NASA astronaut first to check in from space on Foursquare

A NASA astronaut at the International Space Station on Friday became the first person to "check in" from space, using mobile geolocation service Foursquare.

A NASA astronaut at the International Space Station on Friday became the first person to "check in" from space using a mobile geolocation service.

At 11:03 a.m. ET, ISS commander Doug Wheelock unlocked the NASA Explorer badge (pictured at right) on the geolocation service Foursquare, thus officially launching a partnership between the agency and the social service to raise awareness about NASA's work over our heads.

The idea: if a 1960s-style space race can't be recreated, perhaps the revolution can start in a new generation's pockets.

The digital badge reads:

You are now 220 miles above Earth traveling at 17,500 mph and unlocked the NASA Explorer Badge! Show this badge and get a free scoop of astronaut ice cream.

Foursquare is a mobile service that allows smartphone owners to "check in" to venues -- restaurants, parks, clubs, you name it -- to earn points and badges, find nearby friends and get tips about those locations.

How on earth did an astronaut "check in" where cellular service does not reach, you ask? Via a special website for the occasion, I'm told.

"The astronauts do have live Internet in space, that's a new thing since January," said NASA spokeswoman Stephanie Schierholz. "Foursquare created a special ISS page for him to check in."

As with other Foursquare deals, NASA will have its own Foursquare landing page, which the agency will use to provide tips and information about the nation's space program pegged to specific locations throughout the United States.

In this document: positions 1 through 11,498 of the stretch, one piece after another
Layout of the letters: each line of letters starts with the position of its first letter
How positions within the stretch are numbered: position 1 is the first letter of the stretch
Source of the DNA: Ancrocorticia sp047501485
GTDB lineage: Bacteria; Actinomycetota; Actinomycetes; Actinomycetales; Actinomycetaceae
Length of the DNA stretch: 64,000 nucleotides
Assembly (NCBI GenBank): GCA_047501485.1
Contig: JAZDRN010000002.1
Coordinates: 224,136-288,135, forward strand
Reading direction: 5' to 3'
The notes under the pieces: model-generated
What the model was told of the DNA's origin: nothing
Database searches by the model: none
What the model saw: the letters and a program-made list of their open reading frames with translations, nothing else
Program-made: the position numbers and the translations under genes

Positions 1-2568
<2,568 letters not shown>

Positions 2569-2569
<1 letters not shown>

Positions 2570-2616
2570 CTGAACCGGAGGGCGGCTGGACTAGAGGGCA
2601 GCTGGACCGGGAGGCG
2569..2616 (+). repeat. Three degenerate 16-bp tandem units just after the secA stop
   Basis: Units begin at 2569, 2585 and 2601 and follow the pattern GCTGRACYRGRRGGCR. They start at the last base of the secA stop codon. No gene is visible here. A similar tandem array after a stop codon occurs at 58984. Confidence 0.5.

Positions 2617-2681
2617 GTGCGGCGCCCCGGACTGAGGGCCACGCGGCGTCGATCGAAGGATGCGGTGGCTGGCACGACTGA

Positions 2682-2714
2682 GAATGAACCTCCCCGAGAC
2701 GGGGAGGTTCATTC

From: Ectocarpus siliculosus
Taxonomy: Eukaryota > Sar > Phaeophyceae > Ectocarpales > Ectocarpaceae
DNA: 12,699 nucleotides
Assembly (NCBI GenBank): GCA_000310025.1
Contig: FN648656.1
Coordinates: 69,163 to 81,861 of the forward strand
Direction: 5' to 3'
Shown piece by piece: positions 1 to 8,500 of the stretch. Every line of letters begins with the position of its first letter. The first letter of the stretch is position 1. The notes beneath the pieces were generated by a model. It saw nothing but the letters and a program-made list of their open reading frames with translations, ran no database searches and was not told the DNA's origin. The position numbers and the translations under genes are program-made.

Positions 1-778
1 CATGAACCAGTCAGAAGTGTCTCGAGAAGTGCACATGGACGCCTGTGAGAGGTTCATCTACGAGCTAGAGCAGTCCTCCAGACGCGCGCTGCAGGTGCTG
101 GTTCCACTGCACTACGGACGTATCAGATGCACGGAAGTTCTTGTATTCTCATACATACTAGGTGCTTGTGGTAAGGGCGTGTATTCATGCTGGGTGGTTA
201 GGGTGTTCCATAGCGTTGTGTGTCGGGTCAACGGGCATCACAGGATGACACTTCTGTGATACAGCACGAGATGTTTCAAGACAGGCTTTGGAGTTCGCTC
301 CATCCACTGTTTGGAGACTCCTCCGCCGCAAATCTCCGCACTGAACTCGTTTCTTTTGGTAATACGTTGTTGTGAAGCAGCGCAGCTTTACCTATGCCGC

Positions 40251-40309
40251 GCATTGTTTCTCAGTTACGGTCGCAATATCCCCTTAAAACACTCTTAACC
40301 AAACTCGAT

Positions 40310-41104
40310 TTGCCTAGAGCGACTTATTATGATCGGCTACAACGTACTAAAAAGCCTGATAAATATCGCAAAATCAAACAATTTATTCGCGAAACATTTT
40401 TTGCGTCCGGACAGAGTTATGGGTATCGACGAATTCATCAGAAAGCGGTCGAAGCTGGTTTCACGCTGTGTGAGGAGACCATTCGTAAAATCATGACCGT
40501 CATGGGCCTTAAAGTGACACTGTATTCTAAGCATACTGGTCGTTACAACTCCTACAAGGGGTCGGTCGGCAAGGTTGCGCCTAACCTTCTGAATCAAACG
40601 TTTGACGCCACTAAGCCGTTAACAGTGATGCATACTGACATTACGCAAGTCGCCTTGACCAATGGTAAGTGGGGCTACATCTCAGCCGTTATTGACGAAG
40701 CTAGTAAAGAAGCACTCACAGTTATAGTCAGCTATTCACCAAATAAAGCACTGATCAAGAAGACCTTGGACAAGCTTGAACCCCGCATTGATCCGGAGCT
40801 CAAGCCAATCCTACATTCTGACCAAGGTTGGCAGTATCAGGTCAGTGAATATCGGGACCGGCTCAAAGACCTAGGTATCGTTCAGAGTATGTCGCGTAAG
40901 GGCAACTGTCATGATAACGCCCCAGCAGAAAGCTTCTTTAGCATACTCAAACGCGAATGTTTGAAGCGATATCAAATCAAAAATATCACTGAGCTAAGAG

For example, users who check in to NASA's Washington, D.C. headquarters will receive a message telling them that a replica of NASA astrophysicist John Mather's Nobel Prize is on display in the lobby.

And users who check into the agency's Stennis Space Center Visitor Center in Stennis, Miss. will learn the following:

Simulate a space shuttle main engine test, pilot a shuttle landing, and interact with a full size International Space Station module. Boy/Girl Scouts can even earn credit toward their merit badges!

"It fits in with our whole perspective of getting the word out about what NASA's doing as broadly as we can," Schierholz said. "We're looking at what avenues we can do that and help people discover NASA around them."

Schierholz said NASA included 15 tips for launch, but will add more soon.

"Wherever people are going, if NASA has a connection there, they discover that, so we can reach them wherever they are," she said. "And obviously, having an astronaut check in at the space station is a good way to say 'Hey, we're reaching out to where you are. Reach out to us as well.' "

Part of the Expedition 24 crew that launched in to space on June 15, Wheelock and astronaut have been conducting spacewalks to replace a faulty cooling pump module on the station's truss.

Along with Expedition 25 crew members, the team is working on 100 microgravity experiments related to the fields of biology and biotechnology, physical and materials sciences, technology development, and Earth and space sciences.

Wheelock is scheduled to return to Earth at the end of November, whereupon the NASA Explorer badge will be available for all Foursquare users to earn.

This post was originally published on Smartplanet.com

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